As violence hits Pakistani polling stations and campaign offices - someone wants to discourage voter turnout big style - Human Rights Watch has released a tape it says is the Pakistani Attorney General admitting that the elections will be "massively rigged".
Human Rights Watch said a journalist made the recording during a telephone interview with Attorney General Malik Qayyum when Qayyum took a second call without disconnecting the first, allowing his end of the second conversation to be overheard and recorded.There will be no exit polls conducted during the elections tomorrow, a ban imposed by Musharraf that the Bush administration is just fine with despite exit polls being key evidence in previous color-coded revolutions. The head of the organisation the US government has contracted to monitor elections is on record as saying exit polls shouldn't be conducted when they could lead to unwelcome unrest or revolutions.
In the recording, Qayyum, Pakistan's top legal officer, can be heard advising the caller to accept a ticket he is being offered by an unidentified political party for a seat, Human Rights Watch said.
"They will massively rig to get their own people to win," Qayyum said, according to a transcript released by Human Rights Watch. "If you get a ticket from these guys, take it."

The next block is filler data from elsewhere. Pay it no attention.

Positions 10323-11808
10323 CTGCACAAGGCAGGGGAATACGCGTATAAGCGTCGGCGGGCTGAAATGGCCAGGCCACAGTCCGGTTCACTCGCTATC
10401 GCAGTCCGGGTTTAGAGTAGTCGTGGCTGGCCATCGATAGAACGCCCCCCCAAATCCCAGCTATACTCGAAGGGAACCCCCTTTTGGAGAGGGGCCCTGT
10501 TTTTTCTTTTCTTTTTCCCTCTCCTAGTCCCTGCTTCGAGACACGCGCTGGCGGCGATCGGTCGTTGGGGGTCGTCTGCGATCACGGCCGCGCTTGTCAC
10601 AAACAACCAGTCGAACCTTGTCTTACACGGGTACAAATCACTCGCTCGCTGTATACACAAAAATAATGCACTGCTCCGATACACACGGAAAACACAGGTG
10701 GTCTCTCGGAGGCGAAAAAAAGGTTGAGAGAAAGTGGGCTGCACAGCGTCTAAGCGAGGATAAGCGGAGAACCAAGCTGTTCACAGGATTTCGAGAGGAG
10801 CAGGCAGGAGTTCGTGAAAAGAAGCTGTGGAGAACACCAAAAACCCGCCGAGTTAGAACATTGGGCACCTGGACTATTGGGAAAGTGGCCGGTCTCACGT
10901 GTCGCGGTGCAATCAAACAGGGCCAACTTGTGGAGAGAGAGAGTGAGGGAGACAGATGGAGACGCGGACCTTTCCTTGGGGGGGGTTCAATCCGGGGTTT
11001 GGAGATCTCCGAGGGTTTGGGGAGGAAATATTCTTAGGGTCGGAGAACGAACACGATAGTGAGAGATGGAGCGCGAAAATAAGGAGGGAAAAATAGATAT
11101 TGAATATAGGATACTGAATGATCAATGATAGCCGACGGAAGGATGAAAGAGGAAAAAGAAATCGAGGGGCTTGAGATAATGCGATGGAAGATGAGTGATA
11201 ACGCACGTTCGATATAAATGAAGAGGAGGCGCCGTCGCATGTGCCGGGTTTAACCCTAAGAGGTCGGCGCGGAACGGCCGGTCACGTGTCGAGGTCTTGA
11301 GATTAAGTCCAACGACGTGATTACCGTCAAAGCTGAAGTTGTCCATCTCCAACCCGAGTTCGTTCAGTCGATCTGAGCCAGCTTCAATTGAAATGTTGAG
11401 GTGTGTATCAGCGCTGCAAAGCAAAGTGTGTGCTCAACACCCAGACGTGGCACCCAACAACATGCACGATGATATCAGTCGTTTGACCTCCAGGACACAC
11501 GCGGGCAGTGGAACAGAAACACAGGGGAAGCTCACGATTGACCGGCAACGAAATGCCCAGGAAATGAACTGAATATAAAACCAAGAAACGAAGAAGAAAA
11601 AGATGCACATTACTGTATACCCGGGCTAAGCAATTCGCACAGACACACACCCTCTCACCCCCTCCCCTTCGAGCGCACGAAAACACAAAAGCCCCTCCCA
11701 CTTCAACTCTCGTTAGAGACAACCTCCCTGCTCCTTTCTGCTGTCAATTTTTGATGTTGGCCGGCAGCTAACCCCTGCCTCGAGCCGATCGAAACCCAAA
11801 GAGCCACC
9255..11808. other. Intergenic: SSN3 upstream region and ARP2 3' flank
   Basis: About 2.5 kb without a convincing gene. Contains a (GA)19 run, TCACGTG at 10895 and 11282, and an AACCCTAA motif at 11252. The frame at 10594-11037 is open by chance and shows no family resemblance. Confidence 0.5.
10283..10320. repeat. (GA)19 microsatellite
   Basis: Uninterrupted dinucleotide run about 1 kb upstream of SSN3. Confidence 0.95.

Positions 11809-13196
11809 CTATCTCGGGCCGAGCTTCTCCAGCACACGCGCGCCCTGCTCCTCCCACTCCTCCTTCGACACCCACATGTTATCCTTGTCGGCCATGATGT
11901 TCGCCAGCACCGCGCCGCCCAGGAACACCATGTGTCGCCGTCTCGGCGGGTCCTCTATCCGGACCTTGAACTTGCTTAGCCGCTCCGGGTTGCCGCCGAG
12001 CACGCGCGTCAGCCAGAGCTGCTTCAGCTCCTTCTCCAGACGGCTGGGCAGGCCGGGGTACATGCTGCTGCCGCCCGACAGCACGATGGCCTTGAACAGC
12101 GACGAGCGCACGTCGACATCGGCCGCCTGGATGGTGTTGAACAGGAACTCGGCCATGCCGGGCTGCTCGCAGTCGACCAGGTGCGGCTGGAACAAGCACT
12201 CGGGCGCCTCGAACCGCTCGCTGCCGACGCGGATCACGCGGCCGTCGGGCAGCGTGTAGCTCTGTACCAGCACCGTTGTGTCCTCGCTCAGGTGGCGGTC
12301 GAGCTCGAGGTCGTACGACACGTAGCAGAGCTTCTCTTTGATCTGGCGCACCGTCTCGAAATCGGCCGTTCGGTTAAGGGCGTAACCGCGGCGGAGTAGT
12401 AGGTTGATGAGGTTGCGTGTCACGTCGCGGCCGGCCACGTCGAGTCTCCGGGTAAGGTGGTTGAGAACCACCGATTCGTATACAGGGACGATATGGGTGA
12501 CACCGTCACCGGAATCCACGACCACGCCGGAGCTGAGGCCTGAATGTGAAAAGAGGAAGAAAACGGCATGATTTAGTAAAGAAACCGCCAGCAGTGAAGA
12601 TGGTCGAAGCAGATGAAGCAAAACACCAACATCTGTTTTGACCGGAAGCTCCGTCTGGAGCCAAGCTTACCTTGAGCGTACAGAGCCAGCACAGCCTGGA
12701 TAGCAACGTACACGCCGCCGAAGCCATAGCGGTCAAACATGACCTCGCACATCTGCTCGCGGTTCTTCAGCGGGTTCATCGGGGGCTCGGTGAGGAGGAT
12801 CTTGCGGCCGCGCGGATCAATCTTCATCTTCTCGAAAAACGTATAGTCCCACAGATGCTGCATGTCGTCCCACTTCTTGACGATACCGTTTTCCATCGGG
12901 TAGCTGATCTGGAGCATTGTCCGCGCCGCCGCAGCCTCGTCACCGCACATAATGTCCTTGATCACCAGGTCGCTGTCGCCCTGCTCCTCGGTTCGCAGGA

The potentially incendiary recording was made the day that elections were announced for Jan. 8, according to Human Rights Watch, which said the Urdu-language recording could be heard on its Web site, www.hrw.org. The polls for the national assembly and four provincial legislatures were postponed until this Monday after large-scale violence ignited by the Dec. 27 assassination of former prime minister Benazir Bhutto.
The recording was certain to add to widespread fears that the polls will be rigged in favor of the Pakistan Muslim League-Q, the party that supports the authoritarian and hugely unpopular president, Pervez Musharraf, a retired army general who seized power in a 1999 coup.
On Thursday, Musharraf warned the opposition that it must accept the outcome of Monday's voting, without resorting to massive street protests.
"Let there be no doubt that anyone will be allowed to resort to lawlessness in the garb of allegations about rigging in the elections," Musharraf was quoted as telling a seminar of government officials in Islamabad by the state-run Associated Press of Pakistan. "Let this serve as a warning to all those who think they can disturb the peace of the country. They will not be allowed. Do not test the resolve of the government."
"No agitation, anarchy or chaos can be acceptable," he said. "I assure you that the elections will be fair, free, and transparent and peaceful."